I’m a pompous ass when it comes to brand names. I get a feeling of aversion that I can taste when I think about anything generic, prescription drugs included, and the worst part is that I know it’s ridiculous. But that’s why I got so excited when I found my tattoo artist. His work had been featured in Skin & Ink Magazine and National Geographic. Those are some hard hitting brand names; hell, I’ve recently trusted the latter with my DNA. The guy had tattooed Buddhist nuns (which I didn’t know existed) and the guys from Deep Purple (or maybe it was Iron Butterfly) so I was sold. My wife and I were already going to Sedona for our tenth wedding anniversary, so I called Siva at Sacred Fire Tattoo and made my appointment.
It’s just as asinine as my penchant for brand names, but at times, I feel like standing up and shouting that I’m from Alaska. My roots there are oddly important, so I wanted some sort of tattoo that related to home. Plenty of people get the area code (907) or “Alaska Grown” inked on their skin but it’s a bit generic, and far too many women have already done the little dipper for me to pull it off as a masculine tattoo. So I went with Byers Peak. Mount Matanuska is the quintessential mountain with craggy peaks and shadowed ravines, and Byers Peak crowns it like a halo. I literally grew up in the shadow of that peak so having it imprinted on my back seemed fitting.
The fact that Sedona is spangled with vortices doesn’t matter much to me. The locals take it seriously though. They’ve even decided to forgo grammatical traditions and refer to them as “vortexes” both in the brochures and on the signs. Other than that, the town is a perfect little Mecca of red-rock awesomeness. They’ve got rivers and monasteries, fine dining and epic sunsets. Everyone is considerably more attractive than I am (what would normally pass for a model is merely a barista in Sedona) and they’re all freakishly nice. My wife and I checked into an overgrown bed and breakfast run by a covey of French artists (and one vampire) and then immediately fell in love with the place. I’m pretty sure you’re supposed to refer to them as a “covey” right? I think you use “flock” if they’re British. Sedona is one of those strange little bubbles of perfection that pop up in the craziest places. None of the surrounding Arizona cities are even comparable with Sedona, and it wouldn’t be hyperbole to dub it one of the best places on earth.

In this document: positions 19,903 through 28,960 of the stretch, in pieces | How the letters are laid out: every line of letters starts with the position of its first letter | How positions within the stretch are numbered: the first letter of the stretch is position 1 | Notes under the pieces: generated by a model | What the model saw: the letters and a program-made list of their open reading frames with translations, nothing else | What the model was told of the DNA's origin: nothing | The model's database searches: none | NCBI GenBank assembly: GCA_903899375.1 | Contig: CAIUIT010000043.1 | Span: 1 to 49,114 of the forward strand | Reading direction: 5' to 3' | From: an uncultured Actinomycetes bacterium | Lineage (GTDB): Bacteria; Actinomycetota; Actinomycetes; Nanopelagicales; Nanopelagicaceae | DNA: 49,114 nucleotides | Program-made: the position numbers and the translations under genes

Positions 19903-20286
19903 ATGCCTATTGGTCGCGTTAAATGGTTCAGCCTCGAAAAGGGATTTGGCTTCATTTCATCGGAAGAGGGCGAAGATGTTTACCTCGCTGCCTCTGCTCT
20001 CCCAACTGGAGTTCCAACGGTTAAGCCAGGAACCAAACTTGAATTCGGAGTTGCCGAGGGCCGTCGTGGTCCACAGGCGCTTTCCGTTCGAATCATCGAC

We spent the first part of the week wasting money and eating veal and planned the last half around tattoos. Siva runs his shop out of his house instead of a parlor as a personal preference, and he immediately put me at ease when I found it. He had that whole “peaceful Rastafarian” thing going for him and his shop was meticulously clean (I half suspected he used a bit of OCD along with his Windex). My wife’s tattoo, which we christened with tequila, took all of thirty minutes but mine was going to be an undertaking. Siva had a rather comfortable chair of some sort for me to sit in with my chest pressed up against a pad and my back towards him. I must’ve been nervous because I didn’t even joke about the fact that another man was shaving my back, but he’d probably heard it all before. I trusted him because the stencil looked right and his eyes, while a little bloodshot, conveyed confidence.
I remember looking down at my sandals when the pain started. The buzzing from his machine and the Celtic music put me in an introspective trance of sorts and that’s when I realized I didn’t know myself as well as I thought. My fence is vinyl as opposed to picket, but it’s still white. I have a job in sales. I don’t do drugs. I wear sandals when it’s hot and cowboy boots when it’s not. As a child, I swore on all that was holy that I’d never do or have any of these things. I promised myself that I’d never eat veal but I suddenly remembered that I had just paid forty-eight bucks for it. I was once repulsed by permanent body art and I’d slowly shake my head at the fools I saw with colorful sleeves of ink, but now I was only hours away from having a black and grey masterpiece on my back.
I mentally went through my list of “never ever’s” and all I had left was a personal promise to never use a tanning bed. But what if I was about to go to Hawaii and I wanted to avoid the beet-red burn my Irish skin always gets when I reintroduce it to the sun? It’d be okay to fake and bake just once, right? Holy shit. I had just justified breaking my last “never ever”. My transformation into the guy I despised as a youth, the suburban thirty-something, was complete. Maybe Siva should’ve inked “hypocrite” underneath Byers Peak to immortalize the moment. I laughed a little bit which Siva mistook for a lamentation. He asked if I was alright, to which I replied “yeah, why not.”